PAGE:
- The Washington Times - Thursday, February 1, 2007

FORT LAUDERDALE, Fla. — Marvin Harrison is far from the biggest NFL receiver. He’s certainly not the fastest. But Harrison has been the best receiver for years because he’s a driven perfectionist.

“Marvin’s so driven to do his trade correctly, that a hook route be a perfect hook route, that short in be a perfect short in,” said Clyde Christensen, his position coach the last five seasons. “Most guys are trying to get out of practice. With Marvin, you’re trying to pull him out. I tell him to shut it down and the next thing you know he’s in the front of the line. If you’re running routes against air and Marvin’s going to get five of them and he drops the first one, he’s going to redo that one. The Thursday before we left for here, he dropped a ball and sure enough, he gets in line behind the rookies and runs it again.”

Harrison has been running those routes so precisely for 11 years that with one more typical season (93 catches, 1,245 yards, 11 touchdowns) in 2007, he’ll rank second to the Jerry Rice in all three categories.

“It’s just my competitiveness more than anything … regardless of how many catches and yards I have, I just try to look to see what I can improve on,” Harrison said.

Even though Harrison will be 35 in August, he’s not slowing down. His 95 catches and 1,366 yards this season were his most in four years despite playing alongside fellow Pro Bowl receiver Reggie Wayne. Harrison scored 12 times and his 14.4-yard average was a tenth of a yard behind his personal best.

“I think Marvin’s running faster than anytime I’ve coached him,” Christensen said. “He’s quicker than he’s ever been and his hands are better. I think the guy is still ascending physically right now. He could play another five, 10 years.”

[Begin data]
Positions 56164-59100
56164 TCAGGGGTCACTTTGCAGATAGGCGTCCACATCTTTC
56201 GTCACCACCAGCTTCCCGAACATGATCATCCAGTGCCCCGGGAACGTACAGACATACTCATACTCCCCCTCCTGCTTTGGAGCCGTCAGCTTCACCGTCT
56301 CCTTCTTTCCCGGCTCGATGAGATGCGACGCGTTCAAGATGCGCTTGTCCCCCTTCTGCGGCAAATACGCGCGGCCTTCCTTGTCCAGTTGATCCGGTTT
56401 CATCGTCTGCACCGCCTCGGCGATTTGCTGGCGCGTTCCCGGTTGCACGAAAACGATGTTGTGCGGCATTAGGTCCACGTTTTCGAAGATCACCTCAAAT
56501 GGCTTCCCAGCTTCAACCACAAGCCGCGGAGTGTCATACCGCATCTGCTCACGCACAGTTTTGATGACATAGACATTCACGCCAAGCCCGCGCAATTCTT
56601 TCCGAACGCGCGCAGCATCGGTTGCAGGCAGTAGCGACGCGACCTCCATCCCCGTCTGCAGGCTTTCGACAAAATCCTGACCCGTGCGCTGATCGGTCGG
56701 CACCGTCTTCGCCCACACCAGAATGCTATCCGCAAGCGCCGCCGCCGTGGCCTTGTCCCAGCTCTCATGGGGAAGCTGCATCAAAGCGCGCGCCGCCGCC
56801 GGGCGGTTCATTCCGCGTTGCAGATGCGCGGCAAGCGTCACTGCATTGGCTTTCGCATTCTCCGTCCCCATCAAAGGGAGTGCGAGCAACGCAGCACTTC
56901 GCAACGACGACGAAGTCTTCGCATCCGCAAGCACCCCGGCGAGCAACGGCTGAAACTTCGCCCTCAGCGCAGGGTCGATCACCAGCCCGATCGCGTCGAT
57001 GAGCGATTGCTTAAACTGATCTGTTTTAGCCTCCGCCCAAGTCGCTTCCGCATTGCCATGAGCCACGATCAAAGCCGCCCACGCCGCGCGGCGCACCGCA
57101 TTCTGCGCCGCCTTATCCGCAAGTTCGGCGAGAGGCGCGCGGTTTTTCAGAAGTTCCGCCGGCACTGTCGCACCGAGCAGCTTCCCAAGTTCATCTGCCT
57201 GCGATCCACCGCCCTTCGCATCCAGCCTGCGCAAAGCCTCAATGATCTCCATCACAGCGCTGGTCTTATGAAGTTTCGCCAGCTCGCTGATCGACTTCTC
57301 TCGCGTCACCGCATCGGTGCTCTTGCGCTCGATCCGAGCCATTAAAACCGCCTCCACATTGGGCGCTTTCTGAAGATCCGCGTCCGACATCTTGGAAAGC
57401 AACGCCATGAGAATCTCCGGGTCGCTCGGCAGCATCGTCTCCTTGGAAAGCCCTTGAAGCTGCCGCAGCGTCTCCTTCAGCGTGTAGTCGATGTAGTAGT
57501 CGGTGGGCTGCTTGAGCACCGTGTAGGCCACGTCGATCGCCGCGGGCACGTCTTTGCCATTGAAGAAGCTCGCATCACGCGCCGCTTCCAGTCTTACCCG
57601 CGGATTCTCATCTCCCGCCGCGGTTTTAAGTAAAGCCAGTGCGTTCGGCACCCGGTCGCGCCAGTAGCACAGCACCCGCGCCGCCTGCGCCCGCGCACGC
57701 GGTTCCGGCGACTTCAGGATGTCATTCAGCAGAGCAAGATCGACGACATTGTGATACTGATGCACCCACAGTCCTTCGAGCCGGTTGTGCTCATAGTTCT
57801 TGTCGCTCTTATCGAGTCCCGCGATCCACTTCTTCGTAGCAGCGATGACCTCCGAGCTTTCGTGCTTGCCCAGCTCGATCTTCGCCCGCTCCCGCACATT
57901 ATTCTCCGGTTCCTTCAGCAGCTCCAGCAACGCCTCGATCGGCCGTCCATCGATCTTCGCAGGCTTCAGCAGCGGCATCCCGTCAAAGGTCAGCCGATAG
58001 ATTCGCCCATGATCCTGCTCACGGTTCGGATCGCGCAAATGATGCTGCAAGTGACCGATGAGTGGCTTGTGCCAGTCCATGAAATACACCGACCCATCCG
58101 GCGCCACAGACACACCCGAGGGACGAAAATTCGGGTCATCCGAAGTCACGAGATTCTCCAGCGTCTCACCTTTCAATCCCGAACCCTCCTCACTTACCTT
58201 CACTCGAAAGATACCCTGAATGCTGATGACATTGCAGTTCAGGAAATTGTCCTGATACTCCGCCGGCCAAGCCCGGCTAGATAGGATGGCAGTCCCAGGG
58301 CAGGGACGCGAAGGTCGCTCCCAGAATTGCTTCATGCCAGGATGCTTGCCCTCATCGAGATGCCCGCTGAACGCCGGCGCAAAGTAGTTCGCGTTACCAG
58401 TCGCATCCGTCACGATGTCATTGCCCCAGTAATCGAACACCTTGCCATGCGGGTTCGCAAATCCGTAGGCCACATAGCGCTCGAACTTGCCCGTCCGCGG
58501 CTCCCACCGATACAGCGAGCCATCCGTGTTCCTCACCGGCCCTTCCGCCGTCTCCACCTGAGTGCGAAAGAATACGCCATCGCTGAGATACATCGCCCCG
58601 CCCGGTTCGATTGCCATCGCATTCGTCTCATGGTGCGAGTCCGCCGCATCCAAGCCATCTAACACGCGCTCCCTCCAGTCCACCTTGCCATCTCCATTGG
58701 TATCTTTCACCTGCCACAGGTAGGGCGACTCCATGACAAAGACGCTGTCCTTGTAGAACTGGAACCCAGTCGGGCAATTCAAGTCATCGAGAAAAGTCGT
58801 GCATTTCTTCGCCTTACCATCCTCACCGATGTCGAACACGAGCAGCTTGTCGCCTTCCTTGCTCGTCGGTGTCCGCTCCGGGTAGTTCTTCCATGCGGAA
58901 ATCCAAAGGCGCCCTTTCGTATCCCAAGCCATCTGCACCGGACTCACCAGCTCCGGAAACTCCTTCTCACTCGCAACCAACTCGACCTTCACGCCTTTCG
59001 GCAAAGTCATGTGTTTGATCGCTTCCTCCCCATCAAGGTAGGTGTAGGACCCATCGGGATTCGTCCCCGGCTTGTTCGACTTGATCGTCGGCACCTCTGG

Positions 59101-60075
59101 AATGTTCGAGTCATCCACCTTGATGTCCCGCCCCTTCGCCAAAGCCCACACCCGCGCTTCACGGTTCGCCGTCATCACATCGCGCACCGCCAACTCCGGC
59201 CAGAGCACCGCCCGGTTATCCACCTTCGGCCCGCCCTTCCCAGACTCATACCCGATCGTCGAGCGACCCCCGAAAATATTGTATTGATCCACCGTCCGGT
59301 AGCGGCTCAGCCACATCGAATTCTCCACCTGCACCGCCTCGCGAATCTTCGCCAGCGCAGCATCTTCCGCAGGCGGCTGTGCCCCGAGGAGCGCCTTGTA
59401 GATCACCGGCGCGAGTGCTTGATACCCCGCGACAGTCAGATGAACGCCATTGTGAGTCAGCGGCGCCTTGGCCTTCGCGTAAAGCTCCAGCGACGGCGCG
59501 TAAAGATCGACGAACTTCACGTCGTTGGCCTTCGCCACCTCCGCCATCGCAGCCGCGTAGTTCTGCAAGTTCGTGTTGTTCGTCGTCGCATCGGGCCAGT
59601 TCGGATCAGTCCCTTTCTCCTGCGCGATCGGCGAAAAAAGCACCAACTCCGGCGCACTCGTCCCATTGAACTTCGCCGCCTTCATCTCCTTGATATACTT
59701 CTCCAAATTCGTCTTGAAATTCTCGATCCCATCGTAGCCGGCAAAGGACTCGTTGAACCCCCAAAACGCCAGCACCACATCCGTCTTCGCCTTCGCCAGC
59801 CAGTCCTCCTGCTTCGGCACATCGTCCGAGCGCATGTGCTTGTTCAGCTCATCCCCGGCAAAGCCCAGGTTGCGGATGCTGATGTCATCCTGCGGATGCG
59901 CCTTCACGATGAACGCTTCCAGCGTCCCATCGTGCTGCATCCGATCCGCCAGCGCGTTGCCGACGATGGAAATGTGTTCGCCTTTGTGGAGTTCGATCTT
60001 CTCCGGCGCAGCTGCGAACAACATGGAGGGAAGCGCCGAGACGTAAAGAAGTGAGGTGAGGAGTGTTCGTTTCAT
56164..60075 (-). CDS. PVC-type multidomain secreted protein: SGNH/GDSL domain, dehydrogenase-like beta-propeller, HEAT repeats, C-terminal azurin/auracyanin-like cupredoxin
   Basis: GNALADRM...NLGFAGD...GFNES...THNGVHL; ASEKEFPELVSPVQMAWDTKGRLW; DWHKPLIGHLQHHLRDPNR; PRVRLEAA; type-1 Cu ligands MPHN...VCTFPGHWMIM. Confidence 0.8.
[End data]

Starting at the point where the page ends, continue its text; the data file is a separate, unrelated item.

The latter might be an exaggeration, but Rice’s records (1,549 catches, 22,895 yards, 197 touchdowns) are starting to look not quite so unreachable.

“Not a day goes by that I don’t appreciate calling Marvin a teammate,” said All-Pro Peyton Manning, Harrison’s quarterback for nine years. “In my opinion, he’s the best receiver of all time.

“I can’t say enough about how hard Marvin works. Every catch you see out here, he’s made 10 times those catches with one hand, with eyes closed on the practice field.”

Harrison’s eyes aren’t the only body part that is closed. The Colts have been astounded watching Harrison answer questions from the Super Bowl media for hours, given that he speaks to reporters about as often as the Colts advance to this stage and doesn’t talk to teammates that often either.

“Marvin’s a mystery,” Christensen said. “Peyton will always say at the Pro Bowl, ‘I’ll give $100 to anyone who can spot Marvin anywhere other than practice.’ No one ever sees him even in Hawaii. He’s the same in Indy. Players will play with Marvin for eight years and say they’ve never seen him around town. Marvin speaks to you on a need to know basis. But he’s always listening. [In a receivers; meeting] I’m saying, ‘Here’s what we’ve got to do on our hook routes,’ and Marvin’s looking down. You’ll think he didn’t hear you, but all of a sudden it will show up in his play. Marvin misses nothing. He’s a very bright guy.”

But not a flashy one. Harrison not only isn’t a loud-mouthed, modern “look at me” receiver like Terrell Owens or Chad Johnson, he the antithesis of them.

“When you do things, you try to do [them] with class, regardless if it’s on the field, off the field or if you’re just checking into a hotel,” Harrison said. “That’s the one thing I take pride in myself with. If you’re going to do something, just do it right.”

No combination has ever been more right than Manning to Harrison.

“It’s just something special with Peyton and Marvin,” Colts coach Tony Dungy said. “Marvin really thinks like a quarterback. He was a quarterback in high school. He understands when he sees a certain coverage what the quarterback is looking at, where the ball is likely to come, where to gear down, when to change things a little bit. And Peyton and Marvin have tremendous recall, so that helps. It’s really, more than anything, hard work of throwing those same routes over and over and over. They’ll be out an hour before the Super Bowl working on routes that they’ve thrown for nine years.”

It took Manning all of three plays in his preseason debut in 1998 to start forging that bond with Harrison. The No. 1 pick in the draft was so nervous that he had practiced being tackled by falling on the bed in his hotel room before the team buses left for the game. After two handoffs gained 4 yards, Manning dropped back for his first NFL pass on third-and-6.

“I throw a 6-yard pass to Marvin and he runs 50 yards for a touchdown,” Manning recalled. “You think, ‘That’s a good idea. Maybe I ought to keep doing that.’ ”

Sound thinking.

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